We are inviting scholars from all areas of Classics to an emphatically interdisciplinary conference whose purpose is to encourage reflection on what is the essence of classical scholarship: Fragment, Non-Completeness, Lacuna, Absence, and the relationship of these phenomena to the Whole. The conference is intended to reflect the broad scope of the organizing institutions: the Scientific Committee on Ancient Culture of the Polish Academy of Sciences (whose areas of expertise include classical philology, ancient history, art history, archaeology, epigraphy, papyrology and ancient law), the Institute of Classical Studies and the Institute of Archaeology of the University of Warsaw, and the Institute of Classical Studies of Adam Mickiewicz University in Poznań.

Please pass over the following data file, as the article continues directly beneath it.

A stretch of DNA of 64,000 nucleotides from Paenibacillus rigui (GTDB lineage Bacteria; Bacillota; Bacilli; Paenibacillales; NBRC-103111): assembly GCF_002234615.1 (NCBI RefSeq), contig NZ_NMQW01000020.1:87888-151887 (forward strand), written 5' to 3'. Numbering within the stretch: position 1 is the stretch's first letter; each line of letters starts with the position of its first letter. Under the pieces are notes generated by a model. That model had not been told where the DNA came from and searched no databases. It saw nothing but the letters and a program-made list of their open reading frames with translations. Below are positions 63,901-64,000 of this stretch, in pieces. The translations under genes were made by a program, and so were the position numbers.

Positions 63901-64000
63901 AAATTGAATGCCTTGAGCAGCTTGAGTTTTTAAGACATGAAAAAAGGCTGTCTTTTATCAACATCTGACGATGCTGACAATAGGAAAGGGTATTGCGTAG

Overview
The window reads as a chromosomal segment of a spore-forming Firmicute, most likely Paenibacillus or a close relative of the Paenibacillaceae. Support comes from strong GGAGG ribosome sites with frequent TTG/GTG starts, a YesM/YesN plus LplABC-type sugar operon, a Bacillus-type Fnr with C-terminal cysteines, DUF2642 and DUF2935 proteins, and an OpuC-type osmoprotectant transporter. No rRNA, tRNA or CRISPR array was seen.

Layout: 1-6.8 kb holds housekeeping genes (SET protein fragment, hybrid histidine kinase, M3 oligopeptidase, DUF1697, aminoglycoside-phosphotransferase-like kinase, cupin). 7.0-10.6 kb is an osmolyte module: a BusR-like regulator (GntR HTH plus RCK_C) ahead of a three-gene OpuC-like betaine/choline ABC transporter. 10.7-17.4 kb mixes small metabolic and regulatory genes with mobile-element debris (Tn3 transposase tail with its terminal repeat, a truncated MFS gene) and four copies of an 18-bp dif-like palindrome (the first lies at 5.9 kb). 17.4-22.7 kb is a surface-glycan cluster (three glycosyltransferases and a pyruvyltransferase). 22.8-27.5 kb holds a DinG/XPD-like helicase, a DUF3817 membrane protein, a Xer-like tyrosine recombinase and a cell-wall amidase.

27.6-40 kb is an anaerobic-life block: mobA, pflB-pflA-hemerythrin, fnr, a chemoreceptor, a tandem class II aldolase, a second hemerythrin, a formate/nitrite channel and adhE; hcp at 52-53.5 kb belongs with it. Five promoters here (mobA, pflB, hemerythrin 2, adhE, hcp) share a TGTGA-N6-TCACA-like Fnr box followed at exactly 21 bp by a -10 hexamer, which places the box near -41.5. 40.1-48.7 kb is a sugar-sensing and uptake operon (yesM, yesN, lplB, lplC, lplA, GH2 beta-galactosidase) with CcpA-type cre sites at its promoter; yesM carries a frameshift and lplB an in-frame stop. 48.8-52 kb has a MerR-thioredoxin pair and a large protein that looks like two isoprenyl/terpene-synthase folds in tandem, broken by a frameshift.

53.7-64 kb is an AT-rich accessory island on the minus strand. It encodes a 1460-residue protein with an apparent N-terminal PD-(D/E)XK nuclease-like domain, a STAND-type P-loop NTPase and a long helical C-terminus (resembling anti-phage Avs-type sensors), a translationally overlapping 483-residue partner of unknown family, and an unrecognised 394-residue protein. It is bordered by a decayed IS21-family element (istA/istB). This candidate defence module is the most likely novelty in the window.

We hope to receive proposals of original papers that will explore various ways in which classicists approach fragmentary texts (broadly understood) and objects. The papers may present theoretical approaches to fragments and lacunae as well as relate the first-hand experiences of restorers resulting from work on particular case studies (such as literary texts, material objects, works of art, papyri and inscriptions). Although our main preoccupation is with ancient Mediterranean cultures (not limited to the Graeco-Roman world), we are also interested in how the visions of later poets and artists dealt with the fragmentariness of the ancient world, and hence we are eager to consider contributions pertaining to the field of classical reception studies. We hope that the conference will become a forum for established scholars as well as for those in the earlier stages of their careers.